A difficulty with lists

Discussion in 'Python' started by Mok-Kong Shen, Aug 6, 2012.

  1. I ran the following code:

    def xx(nlist):
    print("begin: ",nlist)
    nlist+=[999]
    print("middle:",nlist)
    nlist=nlist[:-1]
    print("final: ",nlist)

    u=[1,2,3,4]
    print(u)
    xx(u)
    print(u)

    and obtained the following result:

    [1, 2, 3, 4]
    begin: [1, 2, 3, 4]
    middle: [1, 2, 3, 4, 999]
    final: [1, 2, 3, 4]
    [1, 2, 3, 4, 999]

    As beginner I couldn't understand why the last line wasn't [1, 2, 3, 4].
    Could someone kindly help?

    M. K. Shen
    Mok-Kong Shen, Aug 6, 2012
    #1
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  2. Mok-Kong Shen

    MRAB Guest

    On 06/08/2012 20:50, Mok-Kong Shen wrote:
    > I ran the following code:
    >
    > def xx(nlist):
    > print("begin: ",nlist)
    > nlist+=[999]
    > print("middle:",nlist)
    > nlist=nlist[:-1]
    > print("final: ",nlist)
    >
    > u=[1,2,3,4]
    > print(u)
    > xx(u)
    > print(u)
    >
    > and obtained the following result:
    >
    > [1, 2, 3, 4]
    > begin: [1, 2, 3, 4]
    > middle: [1, 2, 3, 4, 999]
    > final: [1, 2, 3, 4]
    > [1, 2, 3, 4, 999]
    >
    > As beginner I couldn't understand why the last line wasn't [1, 2, 3, 4].
    > Could someone kindly help?
    >

    This:

    nlist+=[999]

    appends to the list, making it [1, 2, 3, 4, 999].

    This:

    nlist=nlist[:-1]

    gets a slice of the list and then binds it to the local name 'nlist'.
    MRAB, Aug 6, 2012
    #2
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  3. Mok-Kong Shen

    Madison May Guest

    On Monday, August 6, 2012 3:50:13 PM UTC-4, Mok-Kong Shen wrote:
    > I ran the following code:
    >
    >
    >
    > def xx(nlist):
    >
    > print("begin: ",nlist)
    >
    > nlist+=[999]
    >
    > print("middle:",nlist)
    >
    > nlist=nlist[:-1]
    >
    > print("final: ",nlist)
    >
    >
    >
    > u=[1,2,3,4]
    >
    > print(u)
    >
    > xx(u)
    >
    > print(u)
    >
    >
    >
    > and obtained the following result:
    >
    >
    >
    > [1, 2, 3, 4]
    >
    > begin: [1, 2, 3, 4]
    >
    > middle: [1, 2, 3, 4, 999]
    >
    > final: [1, 2, 3, 4]
    >
    > [1, 2, 3, 4, 999]
    >
    >
    >
    > As beginner I couldn't understand why the last line wasn't [1, 2, 3, 4].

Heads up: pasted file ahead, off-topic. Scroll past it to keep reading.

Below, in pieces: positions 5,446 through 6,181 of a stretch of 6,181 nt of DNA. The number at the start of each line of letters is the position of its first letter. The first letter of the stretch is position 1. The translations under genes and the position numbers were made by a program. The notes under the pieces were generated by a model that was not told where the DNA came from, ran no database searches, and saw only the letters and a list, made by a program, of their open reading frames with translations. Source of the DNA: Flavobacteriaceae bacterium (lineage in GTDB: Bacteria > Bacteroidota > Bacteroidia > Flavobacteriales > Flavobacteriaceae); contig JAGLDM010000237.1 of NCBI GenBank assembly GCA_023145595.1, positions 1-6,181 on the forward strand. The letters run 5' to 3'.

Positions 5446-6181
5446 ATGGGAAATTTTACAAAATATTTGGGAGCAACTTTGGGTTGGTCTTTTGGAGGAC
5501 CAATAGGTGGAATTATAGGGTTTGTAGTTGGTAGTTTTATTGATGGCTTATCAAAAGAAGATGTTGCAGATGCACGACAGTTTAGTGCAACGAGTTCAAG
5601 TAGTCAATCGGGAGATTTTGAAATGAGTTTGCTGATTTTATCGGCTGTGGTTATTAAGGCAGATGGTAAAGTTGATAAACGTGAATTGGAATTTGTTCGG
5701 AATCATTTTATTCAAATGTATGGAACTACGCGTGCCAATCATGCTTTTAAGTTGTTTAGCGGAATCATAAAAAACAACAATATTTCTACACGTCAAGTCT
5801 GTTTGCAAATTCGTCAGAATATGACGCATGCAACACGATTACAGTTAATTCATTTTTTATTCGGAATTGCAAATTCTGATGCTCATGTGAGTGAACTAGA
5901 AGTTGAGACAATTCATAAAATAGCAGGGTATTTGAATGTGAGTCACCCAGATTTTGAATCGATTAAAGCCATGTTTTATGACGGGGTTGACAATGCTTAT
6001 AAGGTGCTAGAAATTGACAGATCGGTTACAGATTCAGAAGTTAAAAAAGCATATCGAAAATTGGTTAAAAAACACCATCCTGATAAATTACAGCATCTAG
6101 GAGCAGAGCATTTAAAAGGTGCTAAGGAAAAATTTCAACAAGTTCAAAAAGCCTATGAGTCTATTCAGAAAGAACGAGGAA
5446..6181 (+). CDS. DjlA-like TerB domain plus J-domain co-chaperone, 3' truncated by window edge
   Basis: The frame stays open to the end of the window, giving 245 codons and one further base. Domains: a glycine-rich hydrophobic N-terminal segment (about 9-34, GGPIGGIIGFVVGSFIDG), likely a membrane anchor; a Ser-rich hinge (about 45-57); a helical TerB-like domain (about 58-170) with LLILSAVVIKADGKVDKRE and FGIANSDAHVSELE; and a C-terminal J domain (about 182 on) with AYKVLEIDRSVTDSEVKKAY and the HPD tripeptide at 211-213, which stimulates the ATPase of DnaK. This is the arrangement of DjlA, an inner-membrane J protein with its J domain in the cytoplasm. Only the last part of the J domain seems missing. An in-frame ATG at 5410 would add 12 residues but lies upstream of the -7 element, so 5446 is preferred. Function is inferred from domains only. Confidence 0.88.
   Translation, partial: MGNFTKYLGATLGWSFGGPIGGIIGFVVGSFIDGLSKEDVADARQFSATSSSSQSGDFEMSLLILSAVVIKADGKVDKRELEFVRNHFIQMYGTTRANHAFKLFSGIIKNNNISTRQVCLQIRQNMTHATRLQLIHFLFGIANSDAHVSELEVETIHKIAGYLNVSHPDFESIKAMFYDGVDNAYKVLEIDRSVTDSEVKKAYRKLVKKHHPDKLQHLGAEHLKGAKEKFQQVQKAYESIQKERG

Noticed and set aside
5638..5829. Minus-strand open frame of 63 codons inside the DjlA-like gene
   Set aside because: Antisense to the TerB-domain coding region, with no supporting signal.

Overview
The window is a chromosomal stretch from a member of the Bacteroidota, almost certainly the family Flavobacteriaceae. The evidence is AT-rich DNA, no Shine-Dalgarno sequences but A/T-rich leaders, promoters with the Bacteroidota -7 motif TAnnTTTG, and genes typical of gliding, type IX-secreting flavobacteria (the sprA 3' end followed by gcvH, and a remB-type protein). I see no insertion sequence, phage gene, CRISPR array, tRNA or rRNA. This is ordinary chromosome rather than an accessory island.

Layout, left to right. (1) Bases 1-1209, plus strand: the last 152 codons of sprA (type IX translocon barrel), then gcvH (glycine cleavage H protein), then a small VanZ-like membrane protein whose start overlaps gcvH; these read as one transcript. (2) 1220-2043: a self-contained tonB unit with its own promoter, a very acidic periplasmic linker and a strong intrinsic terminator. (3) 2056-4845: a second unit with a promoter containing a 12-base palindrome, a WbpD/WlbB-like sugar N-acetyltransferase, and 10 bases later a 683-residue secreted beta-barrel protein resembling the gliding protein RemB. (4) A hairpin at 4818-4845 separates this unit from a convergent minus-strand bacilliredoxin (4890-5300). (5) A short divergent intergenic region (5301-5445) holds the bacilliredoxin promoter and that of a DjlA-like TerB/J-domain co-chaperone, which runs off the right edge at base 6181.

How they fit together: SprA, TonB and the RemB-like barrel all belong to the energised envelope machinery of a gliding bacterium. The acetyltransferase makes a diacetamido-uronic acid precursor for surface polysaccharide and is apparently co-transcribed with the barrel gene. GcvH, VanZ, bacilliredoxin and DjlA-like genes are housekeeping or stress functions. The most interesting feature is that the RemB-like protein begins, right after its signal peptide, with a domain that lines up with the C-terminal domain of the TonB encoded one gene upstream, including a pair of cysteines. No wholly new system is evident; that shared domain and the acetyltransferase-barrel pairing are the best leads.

>
    > Could someone kindly help?
    >
    >
    >
    > M. K. Shen


    The list nlist inside of function xx is not the same as the variable u outside of the function: nlist and u refer to two separate list objects. Whenyou modify nlist, you are not modifying u. If you wanted the last line tobe [1, 2, 3, 4], you could use the code below:

    #BEGIN CODE

    def xx(nlist):

    print("begin: ",nlist)

    nlist+=[999]

    print("middle:",nlist)

    nlist=nlist[:-1]

    print("final: ",nlist)

    return nlist

    u=[1,2,3,4]

    print(u)

    u = xx(u)

    print(u)

    #END CODE


    Notice that I changed two things. First, the function xx(nlist) returns nlist. Secondly, u is reassigned to the result of xx(nlist).
    Madison May, Aug 15, 2012
    #3
  4. Mok-Kong Shen

    Madison May Guest

    On Monday, August 6, 2012 3:50:13 PM UTC-4, Mok-Kong Shen wrote:
    > I ran the following code:
    >
    >
    >
    > def xx(nlist):
    >
    > print("begin: ",nlist)
    >
    > nlist+=[999]
    >
    > print("middle:",nlist)
    >
    > nlist=nlist[:-1]
    >
    > print("final: ",nlist)
    >
    >
    >
    > u=[1,2,3,4]
    >
    > print(u)
    >
    > xx(u)
    >
    > print(u)
    >
    >
    >
    > and obtained the following result:
    >
    >
    >
    > [1, 2, 3, 4]
    >
    > begin: [1, 2, 3, 4]
    >
    > middle: [1, 2, 3, 4, 999]
    >
    > final: [1, 2, 3, 4]
    >
    > [1, 2, 3, 4, 999]
    >
    >
    >
    > As beginner I couldn't understand why the last line wasn't [1, 2, 3, 4].
    >
    > Could someone kindly help?
    >
    >
    >
    > M. K. Shen


    I've modified your code slightly so you can see what's happening with u in the middle of function xx. Take a look:

    u=[1,2,3,4]